In her latest policy address, Chief Executive Carrie Lam Cheng Yuet-ngor has proposed to extend the statutory maternity leave from 10 to 14 weeks.
Even before the bill to enact her proposal is tabled to the Legislative Council, which would take some time, the government declared that the measure would be enforced in government departments immediately.
However, the special treatment doesn’t apply to female employees of government-funded institutions in healthcare and social welfare, teachers from subsidized schools, etc., whose salaries and benefits are based on the same master pay scale for civil servants.
Earlier on, Secretary for Labor and Welfare Law Chi-kwong wrote on his blog that in August, shortly after he proposed the extension of the statutory maternity leave, a young female civil servant asked him at the cafeteria inside the government headquarters building during lunch break that if he would consider enforcing that proposal in the civil service ahead of the private sector.
Law said he told her he hadn’t thought about that at all.
So he now considers the immediate implementation of the new statutory maternity leave among civil servants as “mission accomplished”.
That got me into thinking: Would the outcome be different if the young lady whom Law met at the cafeteria that day had been an employee of a government-funded institution such as a teacher of a subsidized school?
This isn’t the first time that employees of government-funded institutions and subsidized schools were left out of the favorable treatment for civil servants announced in the policy address.
Back in 2011, former chief executive Donald Tsang Yam-kuen pledged to introduce a five-day statutory paternity leave for all government employees, including teaching staff of government schools in his policy address, which would be fully implemented in April 2012.
However, the proposal didn’t apply to teachers of subsidized schools.
Amid an uproar in the education sector, then lawmaker and vice chairman of the Hong Kong Professional Teachers’ Union (HKPTU) Cheung Man-kwong, during a Legco meeting, slammed the government for subjecting non-government employees to unfair treatment and creating social divisions.
Through the efforts of the HKPTU, the government finally agreed to issue an executive notice in September 2011 announcing that starting from Sept. 1, 2012, all teachers, non-teaching staff and other employees with different specialities in aided and caput schools, as well as schools operated under the Direct Subsidy Scheme (DSS), would also be covered by the new statutory paternity leave.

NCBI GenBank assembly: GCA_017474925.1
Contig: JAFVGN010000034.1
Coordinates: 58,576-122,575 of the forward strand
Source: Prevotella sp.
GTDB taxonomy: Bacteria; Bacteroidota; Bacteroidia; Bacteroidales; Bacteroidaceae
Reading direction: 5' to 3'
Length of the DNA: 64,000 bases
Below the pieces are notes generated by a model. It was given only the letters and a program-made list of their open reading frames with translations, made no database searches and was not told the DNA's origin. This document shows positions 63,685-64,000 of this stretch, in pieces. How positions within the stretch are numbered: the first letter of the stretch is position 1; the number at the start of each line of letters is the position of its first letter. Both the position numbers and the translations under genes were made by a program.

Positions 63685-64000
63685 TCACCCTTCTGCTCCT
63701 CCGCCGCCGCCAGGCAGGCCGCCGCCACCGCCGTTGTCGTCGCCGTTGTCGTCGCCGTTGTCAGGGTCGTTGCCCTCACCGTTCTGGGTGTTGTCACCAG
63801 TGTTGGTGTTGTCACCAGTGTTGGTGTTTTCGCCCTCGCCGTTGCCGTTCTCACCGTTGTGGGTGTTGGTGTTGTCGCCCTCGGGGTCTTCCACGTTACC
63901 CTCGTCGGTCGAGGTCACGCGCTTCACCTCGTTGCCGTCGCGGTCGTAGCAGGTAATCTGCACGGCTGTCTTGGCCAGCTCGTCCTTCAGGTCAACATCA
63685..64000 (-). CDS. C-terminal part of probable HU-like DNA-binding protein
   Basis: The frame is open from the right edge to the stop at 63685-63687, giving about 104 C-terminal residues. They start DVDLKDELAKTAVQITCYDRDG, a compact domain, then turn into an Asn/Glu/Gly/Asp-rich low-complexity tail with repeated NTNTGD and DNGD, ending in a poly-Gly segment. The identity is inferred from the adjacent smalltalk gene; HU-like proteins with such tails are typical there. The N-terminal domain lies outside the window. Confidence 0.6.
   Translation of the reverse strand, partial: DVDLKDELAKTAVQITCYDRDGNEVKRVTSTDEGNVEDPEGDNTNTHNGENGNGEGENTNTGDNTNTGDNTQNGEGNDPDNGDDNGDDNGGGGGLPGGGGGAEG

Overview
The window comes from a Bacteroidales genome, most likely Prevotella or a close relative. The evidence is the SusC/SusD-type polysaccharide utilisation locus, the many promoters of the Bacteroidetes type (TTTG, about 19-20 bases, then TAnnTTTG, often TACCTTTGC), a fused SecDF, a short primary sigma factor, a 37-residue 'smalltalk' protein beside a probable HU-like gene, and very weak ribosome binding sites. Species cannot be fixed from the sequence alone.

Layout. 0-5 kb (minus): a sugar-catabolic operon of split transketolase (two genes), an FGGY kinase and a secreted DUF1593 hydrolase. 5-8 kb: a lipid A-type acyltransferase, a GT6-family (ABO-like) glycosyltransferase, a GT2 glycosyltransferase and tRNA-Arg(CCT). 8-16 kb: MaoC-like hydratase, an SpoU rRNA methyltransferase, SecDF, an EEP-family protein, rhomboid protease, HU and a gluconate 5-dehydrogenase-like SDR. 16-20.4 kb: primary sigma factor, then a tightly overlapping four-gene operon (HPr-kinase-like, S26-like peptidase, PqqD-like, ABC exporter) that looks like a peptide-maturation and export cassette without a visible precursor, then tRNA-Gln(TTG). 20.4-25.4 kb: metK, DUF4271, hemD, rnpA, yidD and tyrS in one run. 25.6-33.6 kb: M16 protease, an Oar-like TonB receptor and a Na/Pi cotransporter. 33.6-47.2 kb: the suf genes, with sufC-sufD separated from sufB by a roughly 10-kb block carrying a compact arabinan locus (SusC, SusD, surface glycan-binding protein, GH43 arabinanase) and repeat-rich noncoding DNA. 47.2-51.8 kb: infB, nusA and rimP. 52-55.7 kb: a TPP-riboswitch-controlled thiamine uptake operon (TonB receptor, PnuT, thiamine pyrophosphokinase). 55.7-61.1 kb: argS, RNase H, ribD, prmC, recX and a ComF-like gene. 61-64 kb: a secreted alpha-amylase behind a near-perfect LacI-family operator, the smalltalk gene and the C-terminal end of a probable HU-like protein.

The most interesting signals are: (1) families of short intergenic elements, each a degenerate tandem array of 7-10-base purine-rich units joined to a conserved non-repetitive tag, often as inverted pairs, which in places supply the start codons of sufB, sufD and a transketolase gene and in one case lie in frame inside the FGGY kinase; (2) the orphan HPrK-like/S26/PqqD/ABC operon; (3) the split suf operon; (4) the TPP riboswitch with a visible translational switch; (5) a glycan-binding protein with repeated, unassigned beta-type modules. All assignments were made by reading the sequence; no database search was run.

Sadly, six years on, the government has once again neglected the needs of employees of publicly funded institutions, who are predominantly teachers.
Shortly after this year’s policy address, the HKPTU wrote to the Education Bureau (EDB) demanding that the new 14-week statutory maternity leave be applied to teachers and staffers of aided, caput and DSS schools as soon as possible through the issuance of an executive notice like it did in 2012.
At a meeting of the Legco Panel on Public Service held a few days after the release of the Policy Address, I also raised the same issue with the Secretary for the Civil Service Joshua Law Chi-kong, who told me that the EDB is handling the issue concerned.
Yet EDB chief Kevin Yeung Yun-hung has suggested otherwise afterwards.
During a radio interview on Oct. 13, Yeung said he believed that the newly extended statutory maternity leave would be fully implemented in all schools within a year.
He went on to explain that the reason why the new measure can’t be applied to subsidized schools simultaneously with civil servants is that it involves the calculation of compensation under the current mechanism.
The truth is, the Hospital Authority (HA) board endorsed the application of the new statutory maternity leave to HA employees on Oct. 25, and estimated that it would cost an additional HK$60 million per year.
Given that, I sincerely hope the EDB can proceed as efficiently as the HA in enforcing the extended statutory maternity leave in all aided, caput and DSS schools.
This article appeared in the Hong Kong Economic Journal on Nov 5
Translation by Alan Lee with additional reporting
[Chinese version 中文版]
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